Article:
Contending with all aspects of COVID-19 is tough, and we’re going to take away many lessons from it. It will be a catalyst for change in numerous systems. We often think of businesses in a different way than how we approach running our lives when, in reality, they shouldn’t be very different. This pandemic reminds us of just how intertwined life and business are.

We’re already witnessing governments, businesses, and educational institutions questioning their systems and processes—and thinking differently about the status quo. With the rapid move to distance learning and working, this will likely have a lasting effect on how we learn and work going forward. It will force companies to ask critical questions, such as:

  • Why do we need brick and mortar facilities to conduct business?
  • Why are face-to-face meetings required?
  • How can we better use technology to improve the costs, efficiency, and lead-time of delivering our products and services?
  • How can we open ourselves up to a broader universe of talent by not geographically constraining our employees?
  • Is the typical classroom the most efficient and effective way to deliver knowledge and learning?

The Flip Side of Disruption

Though our lives and businesses have been turned upside down, disruption has a flip side. For instance, the iPod made the Sony Discman obsolete and revolutionized the entire music industry. Similarly, Amazon disrupted brick and mortar retail businesses. Can Jeff Bezos rest on his laurels? Absolutely not. Blockchain technology could make Amazon’s business model obsolete overnight.

Organizations should always be looking outside their walls and industries to understand the impact of what’s happening around them. They should always be challenging the existing state of affairs. Their business model could have to change in an instant due to disruptive technologies or events, such as the COVID-19 outbreak. Companies should never rely on the model that has brought them success to date.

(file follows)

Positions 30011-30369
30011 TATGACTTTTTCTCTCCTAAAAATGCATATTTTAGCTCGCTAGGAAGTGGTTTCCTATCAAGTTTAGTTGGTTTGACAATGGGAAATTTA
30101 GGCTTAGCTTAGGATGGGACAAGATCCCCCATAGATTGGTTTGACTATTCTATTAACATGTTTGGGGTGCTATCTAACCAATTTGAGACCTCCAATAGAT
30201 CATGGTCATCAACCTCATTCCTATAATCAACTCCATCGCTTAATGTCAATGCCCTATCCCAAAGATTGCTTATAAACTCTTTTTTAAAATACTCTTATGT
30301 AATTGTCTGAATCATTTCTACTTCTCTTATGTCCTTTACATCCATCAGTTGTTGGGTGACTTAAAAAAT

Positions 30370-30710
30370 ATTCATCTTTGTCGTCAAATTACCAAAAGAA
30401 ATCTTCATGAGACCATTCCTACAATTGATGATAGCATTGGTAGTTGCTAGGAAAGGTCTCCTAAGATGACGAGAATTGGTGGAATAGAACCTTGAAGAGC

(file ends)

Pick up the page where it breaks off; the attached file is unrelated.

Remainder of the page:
Unfortunately, many businesses may not exist in ten years because they failed to look ahead and think differently. Did anyone ever conceive that GE would no longer be a member of the Dow Jones Industrials? If we traveled back in time with this information, people would be shocked.

Planning for Contingencies

We are set up for the normal flow of things, and rarely do we think about contingency plans and the flexibility of our systems. For example, COVID-19 events have revealed just how weak our healthcare network is relative to its ability to handle a crisis. Although COVID-19 has understandably grabbed the nation’s current attention, how many of us realize that our U.S. healthcare system is responsible for an estimated 1,400 needless deaths per day due to medical errors and infections? Are we accepting this as the status quo? It seems as if we are. Why hasn’t this risen to the top of our nation’s priorities?

Just as companies are vulnerable to disruptive technologies and events, so is our nation. Beyond COVID-19, our nation’s electrical grid and internet infrastructure are incredibly open to attack.

Lean thinking should not only apply at the process level, where we are looking to improve safety, quality, delivery, service, and costs. We need to incorporate this kind of thinking as we focus on the bigger picture as well. Hopefully, the COVID-19 outbreak is only a wake-up call that will shock us out of complacency.

**Originally published at CEO World